Recently, I bought my first Korean beauty products when I was in desperate need of new skincare items to help treat my very sensitive skin. After asking around for recommendations I was repeatedly guided to a popular K-Beauty website that curates and sells popular products and brands. 

After some initial hesitancy, I took a look around and found a brand that would be perfect for my skin type and solved all my concerns. Super excited, I purchased several products before doing a deeper dive into the brand, their values, or their social media. Once I checked out their “global” Instagram account, I was confused to see that there weren’t any Black models or influencers on their page. Other races and ethnicities were prominently featured throughout the brand’s feed. The lack of Black women was jarring to see for a company that considers itself global, especially on the heels of the events during summer 2020 with the resurgence of the Black Lives Matter Movement, but not surprising.

The relationship between Black people and Korean beauty is very complicated. Although initially made and marketed towards Koreans and their diaspora, the K-beauty industry has taken off worldwide within the last decade. In response, brands have widened their reach to reflect a more global audience, and by global they meant pale. From BB Creams to face washes, the products were advertised to benefit paler-skinned people only. Products were labeled as “whitening” and were widely rumored to contain bleach and other skin lightening agents. 

Because of that, Black people chose to stay clear of Korean beauty products to avoid even unintentionally lightening or causing damage to our skin. As these rumors were dispelled for certain products, more and more Black beauty and skincare fanatics began to feel comfortable with integrating Korean brands into their everyday beauty routine. It became apparent that Black women across the globe spend an exorbitant amount on beauty and maintenance, which meant being inclusive and appealing to darker skin tones would be beneficial to the brands and companies involved.

Though that realization happened about half a decade ago, the majority of Korean beauty brands—especially the ones that pride themselves in being global and ‘for all’—do not have Black models advertising their products. Black women, especially those of darker skin complexions, are not seen on websites or social media pages.  

Black “skinfluencers”—a popular term coined in 2017 to describe social media influencers who specialize in skincare and beauty—have long demanded equal representation within the K-Beauty space. Even those with hundreds of thousands of followers, who have credited collaborations with other brands, are looked over by a majority of the Korean beauty companies out there.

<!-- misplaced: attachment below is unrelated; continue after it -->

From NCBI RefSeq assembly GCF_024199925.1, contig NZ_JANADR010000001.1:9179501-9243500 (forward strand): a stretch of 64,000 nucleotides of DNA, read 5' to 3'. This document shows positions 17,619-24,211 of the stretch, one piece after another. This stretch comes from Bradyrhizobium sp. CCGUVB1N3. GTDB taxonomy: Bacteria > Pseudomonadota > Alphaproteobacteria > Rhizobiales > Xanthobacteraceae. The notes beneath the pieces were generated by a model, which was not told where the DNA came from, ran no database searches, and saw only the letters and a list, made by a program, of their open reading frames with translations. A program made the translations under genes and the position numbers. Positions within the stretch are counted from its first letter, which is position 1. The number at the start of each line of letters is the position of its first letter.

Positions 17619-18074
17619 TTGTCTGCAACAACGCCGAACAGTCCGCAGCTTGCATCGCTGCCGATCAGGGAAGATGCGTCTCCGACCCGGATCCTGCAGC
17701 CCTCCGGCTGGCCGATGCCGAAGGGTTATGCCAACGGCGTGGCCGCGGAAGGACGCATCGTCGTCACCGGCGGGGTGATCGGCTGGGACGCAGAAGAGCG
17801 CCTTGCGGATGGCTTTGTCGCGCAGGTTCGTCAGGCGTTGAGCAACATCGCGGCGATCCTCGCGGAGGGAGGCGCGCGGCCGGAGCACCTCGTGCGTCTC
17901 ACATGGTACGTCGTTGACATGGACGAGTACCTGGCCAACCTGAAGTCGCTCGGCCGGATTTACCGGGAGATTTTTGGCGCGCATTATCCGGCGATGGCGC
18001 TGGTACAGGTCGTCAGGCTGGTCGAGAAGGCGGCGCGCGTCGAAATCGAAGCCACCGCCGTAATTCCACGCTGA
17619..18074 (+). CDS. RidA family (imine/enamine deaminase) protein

This is not a problem exclusive to the K-Beauty industry, it took decades before top global brands were inclusive and diverse. In 2017, Fenty Beauty made international headlines for being the first brand to have 50 shades of foundation. Since then the company has been valued at 3 billion dollars, which many contribute to their inclusiveness. Other well known brands only caught on after much backlash and protests, and even now, they still don’t get it quite right. 

“Within the past four or five years there has been a shift in the global beauty industry. I’m happy to see more diversity in genders, sexuality, race, and skin tone, but there’s still such a long way to go,” said a popular beauty influencer with over 5,000 Instagram followers who wished to remain anonymous. “We have to undo hundreds of years of discrimination and stigma.”

Even in the rare cases where Black influencers are tapped to partner with a Korean beauty brand, they find they are not paid equally as white their counterparts with the same or similar contracts. Popular brands also appear to prefer white women who artificially tan their skin to appear racially ambiguous compared to Black women as promoters of their products.

To combat these practices, Black skincare lovers have taken steps to ensure they are included. They have actively called out brands to hold them accountable and even enlisted the help of white allies to be transparent about their deals and compensation. 

“We have to break the systems down and rebuild them in order to see change. We start that process by telling the ugly truth about the beauty industry,” commented the aforementioned influencer. 

Others are taking a more direct approach, like Charlo Greene, better known as KoKo, founder of KoKo Rose Beauty, “the world’s first Black K-beauty company.” A brand that is aimed at melanated men and women, but still uses the science and formulas behind Korean beauty.

While the approach may differ, the sentiment is the same. It is undeniable Korean beauty is a powerhouse, but along with the beauty industry at large, they are running behind in the journey towards total inclusion. Brands should no longer be able to market themselves as global without accurately reflecting the global population.

Check out another piece from this series about why K-pop idols and labels should speak up about Black Lives Matter here!